There’s a VHS that my mom used to pop into the VCR when she was feeling nostalgic. The video contained wobbly footage of my second birthday party, where I—a blonde, curly-haired, chubby-cheeked toddler—was surrounded by family members lovingly singing “Happy Birthday.” I didn’t care about them, however.
I was zeroing in on the treat in front of me: a Publix cake covered with vanilla buttercream and adorned with strawberries. Midsong, I reached down, grabbed a strawberry along with a chunk of frosting, and shoved it in my mouth. Happy birthday to me, indeed. This early moment turned out to be predictive in a couple of ways: I don’t play around when it comes to desserts. And Publix birthday cakes were a treat I’d keep coming back to.
Publix cakes are mass-produced. They’re made off-premises in a bakery plant and shipped, frozen and naked, to individual stores, where they’re decorated with frosting made in-house. As I was growing up in Florida, they were a fixture at birthday parties and other celebrations: sometimes a sheet cake, sometimes a round, sometimes a dozen cupcakes. It didn’t matter; they all had the same distinctive Publix je ne sais quoi.
The quoi is, indeed, hard to pinpoint. The cake is moist and sturdily holds up to the buttercream frosting, rich yet fluffy. The frosting is sugar-forward, but with enough salt (or is it the butter?) to temper the sweetness. The other key ingredient is probably a collective nostalgia shared by residents of Florida, the supermarket chain’s home base, and Georgia, where the first Publix outlet opened in 1991. Are there better cakes? Sure: They’re made in local bakeries or by cottage bakers with locally sourced dairy, heirloom flour, and fancy European-style buttercreams. But they’re expensive and require planning—it’s hard to beat $20 for an eight-inch round cake that can be picked up on a whim and still tastes great.
This year around my birthday, I started thinking about Publix cakes again. One weekday morning, I dropped my daughter off at preschool and hit the road to Canton. There, at Publix store #1064, I met Kayla King, who got her start at the store in 2005, stocking groceries. In 2006 she decided she wanted to try her hand at decorating cakes. “Some people grasp it and some people do not,” King said about the training process. She got it right away.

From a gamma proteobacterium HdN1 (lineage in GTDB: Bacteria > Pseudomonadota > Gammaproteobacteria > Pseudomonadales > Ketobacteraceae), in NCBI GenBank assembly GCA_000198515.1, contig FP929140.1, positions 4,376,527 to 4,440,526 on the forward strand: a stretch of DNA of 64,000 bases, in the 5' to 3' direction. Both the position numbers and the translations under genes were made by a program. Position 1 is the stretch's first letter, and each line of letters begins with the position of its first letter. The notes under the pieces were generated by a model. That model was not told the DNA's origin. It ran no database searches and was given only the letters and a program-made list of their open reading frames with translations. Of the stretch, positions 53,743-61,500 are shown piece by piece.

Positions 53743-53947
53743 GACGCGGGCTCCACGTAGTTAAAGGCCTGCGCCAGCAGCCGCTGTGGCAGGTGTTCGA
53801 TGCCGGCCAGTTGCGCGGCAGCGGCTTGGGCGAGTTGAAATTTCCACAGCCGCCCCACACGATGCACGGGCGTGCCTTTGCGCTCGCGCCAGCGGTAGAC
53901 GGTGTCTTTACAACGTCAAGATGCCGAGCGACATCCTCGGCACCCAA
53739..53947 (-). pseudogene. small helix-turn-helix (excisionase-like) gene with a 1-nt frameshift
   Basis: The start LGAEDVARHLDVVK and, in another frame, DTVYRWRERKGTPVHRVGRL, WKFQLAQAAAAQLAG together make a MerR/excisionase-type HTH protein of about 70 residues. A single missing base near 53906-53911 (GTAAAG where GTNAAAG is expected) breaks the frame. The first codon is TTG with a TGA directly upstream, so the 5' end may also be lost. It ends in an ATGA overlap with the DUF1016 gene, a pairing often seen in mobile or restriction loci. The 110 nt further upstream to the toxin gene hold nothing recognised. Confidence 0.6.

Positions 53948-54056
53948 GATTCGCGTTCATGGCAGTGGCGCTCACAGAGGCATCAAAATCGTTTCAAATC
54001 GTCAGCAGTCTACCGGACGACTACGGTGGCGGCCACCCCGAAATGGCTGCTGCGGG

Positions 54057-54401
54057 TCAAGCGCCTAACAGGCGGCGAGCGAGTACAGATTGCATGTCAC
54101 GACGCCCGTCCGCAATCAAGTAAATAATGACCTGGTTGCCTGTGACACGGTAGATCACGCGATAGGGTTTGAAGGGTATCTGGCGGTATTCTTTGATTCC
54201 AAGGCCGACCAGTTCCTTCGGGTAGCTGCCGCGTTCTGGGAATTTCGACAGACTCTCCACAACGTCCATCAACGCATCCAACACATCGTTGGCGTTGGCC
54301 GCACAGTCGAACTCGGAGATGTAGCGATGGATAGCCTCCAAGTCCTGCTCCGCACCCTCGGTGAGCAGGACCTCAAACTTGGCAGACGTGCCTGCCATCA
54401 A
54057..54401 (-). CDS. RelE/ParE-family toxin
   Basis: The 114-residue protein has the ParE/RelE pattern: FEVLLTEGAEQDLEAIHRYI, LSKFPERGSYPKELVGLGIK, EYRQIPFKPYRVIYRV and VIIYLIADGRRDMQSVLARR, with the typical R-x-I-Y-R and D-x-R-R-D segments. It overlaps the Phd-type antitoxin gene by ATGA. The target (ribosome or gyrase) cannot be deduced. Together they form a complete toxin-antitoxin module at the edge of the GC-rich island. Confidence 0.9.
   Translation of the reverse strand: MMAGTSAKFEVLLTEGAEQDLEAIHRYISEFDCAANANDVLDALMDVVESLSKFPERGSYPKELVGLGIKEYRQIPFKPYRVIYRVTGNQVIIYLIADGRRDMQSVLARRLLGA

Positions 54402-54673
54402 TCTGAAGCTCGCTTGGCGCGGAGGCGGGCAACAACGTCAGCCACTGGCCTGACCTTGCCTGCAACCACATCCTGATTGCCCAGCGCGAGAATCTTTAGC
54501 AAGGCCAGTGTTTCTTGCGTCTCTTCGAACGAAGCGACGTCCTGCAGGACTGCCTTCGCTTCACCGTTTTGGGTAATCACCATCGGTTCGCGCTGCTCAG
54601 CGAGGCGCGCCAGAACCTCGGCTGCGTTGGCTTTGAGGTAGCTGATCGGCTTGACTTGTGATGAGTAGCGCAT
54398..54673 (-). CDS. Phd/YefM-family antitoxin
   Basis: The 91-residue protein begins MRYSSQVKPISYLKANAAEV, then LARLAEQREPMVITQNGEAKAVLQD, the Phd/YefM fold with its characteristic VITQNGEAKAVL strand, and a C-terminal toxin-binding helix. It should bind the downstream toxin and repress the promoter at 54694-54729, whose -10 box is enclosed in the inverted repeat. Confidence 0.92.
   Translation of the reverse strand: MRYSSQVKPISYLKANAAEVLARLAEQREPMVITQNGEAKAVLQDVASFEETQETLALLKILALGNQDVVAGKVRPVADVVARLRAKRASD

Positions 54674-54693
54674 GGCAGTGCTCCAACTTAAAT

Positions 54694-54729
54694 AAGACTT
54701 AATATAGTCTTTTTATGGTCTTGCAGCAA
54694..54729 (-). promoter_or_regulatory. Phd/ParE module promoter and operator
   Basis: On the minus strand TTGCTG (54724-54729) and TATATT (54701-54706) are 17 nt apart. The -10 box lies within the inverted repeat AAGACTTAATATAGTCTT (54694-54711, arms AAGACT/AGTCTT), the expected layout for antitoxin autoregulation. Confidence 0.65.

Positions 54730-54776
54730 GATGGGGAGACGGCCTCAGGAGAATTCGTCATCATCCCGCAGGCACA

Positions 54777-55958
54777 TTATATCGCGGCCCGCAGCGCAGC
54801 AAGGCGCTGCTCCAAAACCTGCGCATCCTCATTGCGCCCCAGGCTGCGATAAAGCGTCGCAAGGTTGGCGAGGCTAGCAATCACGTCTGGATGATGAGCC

A reserved 36-year-old with kind blue eyes and ash-blonde hair swept into a bun under her hairnet, King has decorated cakes at that same Publix ever since. The shift starts around 5 a.m., and ends early enough so she can meet her three kids at the bus stop. There’s a meditative quality to the job. “You can get carried away, and it’s relaxing,” she said. King’s grandmother worked for Publix for about 30 years, and King herself grew up around these cakes, but she doesn’t share an affinity for their taste. “I’ve never really been a cake person at all,” she said. But she shares a different kind of connection.
As she applied buttercream roses to a smash cake—that’s a single-layer seven-inch—King told me what it’s like to be involved, even tangentially, in the most important moments in other people’s lives. One woman, she recalled, ordered a cake after her husband passed away; she wanted a gift to give to his nursing-home staff as a thank-you. “She wanted a cake with angel wings and roses,” King remembered.
And, of course, the birthdays. “It’s kind of unbelievable sometimes, because you see how much you age,” she said. “You don’t realize it at the time, until they come back and they’re getting their 13th birthday cake.” Leaving Canton, smash cake in tow, I thought about the comfort found in Publix cakes. My mother is gone now, and I couldn’t tell you where that VHS with my second birthday party footage is. But I can still get a Publix cake, even just a slice, and for a moment I get to relive the best parts of being a kid again.
This article appears in our June 2023 issue.